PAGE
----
- Block up any holes in the brickwork, roof, skirting board and floorboards, to prevent rats, mice and squirrels getting into your home. If you rent your home, you can ask your landlord to do this for you.
How do I deal with more serious infestations?
If a tenant can’t deal with the pests help can be obtained from the council’s environmental health department. Most councils charge for pest control, but it’s likely that this will still be a cheaper option than calling in a private firm. Get a few estimates if you’re unsure.
Is it the landlord’s responsibility to deal with pests?
If the problem is caused by disrepair, for example, if mice or rats are coming in through holes in the walls or leaking plumbing is causing damp conditions which encourage to cockroaches, this is the landlords responsibility to make good. The advise tenants are given is to report this to your landlord as soon as possible.
If the problem is serious and a landlord refuses to take action, the tenant can contact the council’s environmental health department, who can carry out an inspection of your home and give an abatement notice, forcing the landlord to deal with the problem.
What if the problem can’t be solved?
If the infestation cannot be controlled, the tenant may have no option but to move out. In this case the landlord cannot expect the tenant to stay until the lease is up, because the property is no longer habitable due to the risk of disease.
If the problem is particularly severe, the tenant may be entitled to compensation.
What if the pests are coming from next door?
The neighbours may be responsible for attracting pests into the area, because, for example, they have a lot of rubbish piled up in their garden or yard. In this case, the first step a tenant should take is to talk with the neighbours and ask them to deal with the problem. The page on dealing with antisocial behaviour has useful information on dealing with difficult neighbours.
If this doesn’t work, the council’s environmental health department, who can serve a notice on the neighbours ordering them to clear up the infestation and carry out any repair or cleaning work necessary to prevent further problems. If they don’t comply with the notice, the council can deal with the problem itself, and charge the neighbours for the work.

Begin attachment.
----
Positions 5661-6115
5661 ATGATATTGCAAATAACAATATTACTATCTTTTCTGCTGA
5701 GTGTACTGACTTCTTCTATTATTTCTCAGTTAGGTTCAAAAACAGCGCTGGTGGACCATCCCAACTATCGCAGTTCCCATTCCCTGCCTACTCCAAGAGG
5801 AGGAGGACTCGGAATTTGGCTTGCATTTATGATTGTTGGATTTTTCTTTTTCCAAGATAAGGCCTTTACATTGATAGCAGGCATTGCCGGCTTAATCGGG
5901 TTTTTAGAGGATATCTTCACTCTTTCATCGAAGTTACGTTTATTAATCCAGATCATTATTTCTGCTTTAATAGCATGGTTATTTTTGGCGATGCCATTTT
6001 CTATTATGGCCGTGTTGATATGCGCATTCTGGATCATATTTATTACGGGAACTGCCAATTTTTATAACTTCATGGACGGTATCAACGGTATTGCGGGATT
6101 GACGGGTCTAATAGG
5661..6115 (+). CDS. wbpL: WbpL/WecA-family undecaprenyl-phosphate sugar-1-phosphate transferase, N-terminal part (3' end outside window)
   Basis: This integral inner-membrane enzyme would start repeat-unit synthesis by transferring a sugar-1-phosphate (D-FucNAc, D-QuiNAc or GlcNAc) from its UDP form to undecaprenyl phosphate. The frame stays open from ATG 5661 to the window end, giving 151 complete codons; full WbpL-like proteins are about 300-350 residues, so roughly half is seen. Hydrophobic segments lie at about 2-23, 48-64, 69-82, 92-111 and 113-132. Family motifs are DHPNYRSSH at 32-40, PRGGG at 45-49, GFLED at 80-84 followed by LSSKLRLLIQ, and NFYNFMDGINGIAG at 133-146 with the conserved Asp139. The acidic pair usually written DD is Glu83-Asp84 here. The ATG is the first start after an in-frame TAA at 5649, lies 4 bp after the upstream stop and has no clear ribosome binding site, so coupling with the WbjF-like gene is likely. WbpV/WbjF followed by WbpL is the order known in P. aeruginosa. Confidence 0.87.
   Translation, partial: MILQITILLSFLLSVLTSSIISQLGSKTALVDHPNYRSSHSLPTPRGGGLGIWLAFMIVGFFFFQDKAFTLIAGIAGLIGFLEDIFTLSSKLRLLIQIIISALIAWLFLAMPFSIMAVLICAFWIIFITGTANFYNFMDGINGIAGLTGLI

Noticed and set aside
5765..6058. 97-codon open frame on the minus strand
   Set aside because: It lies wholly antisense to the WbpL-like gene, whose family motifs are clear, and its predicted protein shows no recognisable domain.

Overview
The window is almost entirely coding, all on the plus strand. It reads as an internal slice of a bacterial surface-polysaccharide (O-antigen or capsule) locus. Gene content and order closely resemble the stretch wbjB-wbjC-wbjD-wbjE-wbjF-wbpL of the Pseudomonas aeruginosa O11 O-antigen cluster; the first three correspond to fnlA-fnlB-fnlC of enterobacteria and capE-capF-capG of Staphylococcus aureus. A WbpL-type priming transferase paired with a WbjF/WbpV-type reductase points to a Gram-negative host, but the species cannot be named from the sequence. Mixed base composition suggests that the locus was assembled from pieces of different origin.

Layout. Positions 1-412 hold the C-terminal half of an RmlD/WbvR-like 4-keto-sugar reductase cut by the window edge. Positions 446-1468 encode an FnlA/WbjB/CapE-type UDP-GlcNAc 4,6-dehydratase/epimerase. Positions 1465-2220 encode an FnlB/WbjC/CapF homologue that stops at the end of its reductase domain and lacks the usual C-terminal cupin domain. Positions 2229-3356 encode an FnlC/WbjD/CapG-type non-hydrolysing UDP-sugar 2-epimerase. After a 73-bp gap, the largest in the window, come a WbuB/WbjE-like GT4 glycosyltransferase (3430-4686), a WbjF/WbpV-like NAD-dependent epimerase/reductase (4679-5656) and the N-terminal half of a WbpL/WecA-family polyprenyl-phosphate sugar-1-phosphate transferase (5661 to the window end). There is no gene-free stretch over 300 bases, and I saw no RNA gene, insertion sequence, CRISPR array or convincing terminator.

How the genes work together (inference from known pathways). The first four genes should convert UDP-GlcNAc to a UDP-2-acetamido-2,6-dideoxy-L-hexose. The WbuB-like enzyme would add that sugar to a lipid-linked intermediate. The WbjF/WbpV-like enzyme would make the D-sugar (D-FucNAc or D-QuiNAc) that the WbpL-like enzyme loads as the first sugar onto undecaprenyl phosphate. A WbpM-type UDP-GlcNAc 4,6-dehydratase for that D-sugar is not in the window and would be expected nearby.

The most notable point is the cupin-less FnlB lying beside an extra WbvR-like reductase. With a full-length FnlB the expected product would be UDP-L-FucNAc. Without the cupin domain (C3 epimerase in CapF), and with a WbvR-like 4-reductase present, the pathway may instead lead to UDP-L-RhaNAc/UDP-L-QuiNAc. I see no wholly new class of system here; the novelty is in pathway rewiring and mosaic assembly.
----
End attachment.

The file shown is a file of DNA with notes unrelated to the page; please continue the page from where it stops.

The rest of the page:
What if the council won’t help?
If the environmental health department refuses to take action, you may be able to raise an action in the sheriff court . Taking court action can be complicated and sometimes slow. It can also be expensive, unless you are entitled to legal aid to help pay your legal costs.
You may also be able to make a complaint to the Scottish Public Services Ombudsman.
What if I have bats in my home?
Bats can sometimes take up residence in the eaves and roof spaces of your home, but unlike mice, cockroaches or other household intruders, they are not pests. They do not cause damage to the fabric of your home and incidences of bats passing diseases onto humans are extremely rare.
Bats and their roosts are protected by law: it’s illegal to kill, injure or capture a bat or to deliberately disturb its roost. If you have bats in your home, you must get in touch with your nearest Scottish Natural Heritage office before doing anything which may disturb their roost, such as carrying out repairs or improvements to your roof or loft.
You can find out more about bats and what to do if you find them in your home at the Bat Conservation Trust website.
We shall be sending an email to the tenants with similar information regarding pests.
Unless there are some major changes and information to send out, next weeks email is going to be about the Scottish private rented tenancy agreement which became the mandatory lease agreement from the 1st December 2017 and how it changed the letting landscape, especially during the pandemic.
That is of course unless I get caught up in some other marketing campaign that is lighthearted and a bit different. 😊
Take care and stay safe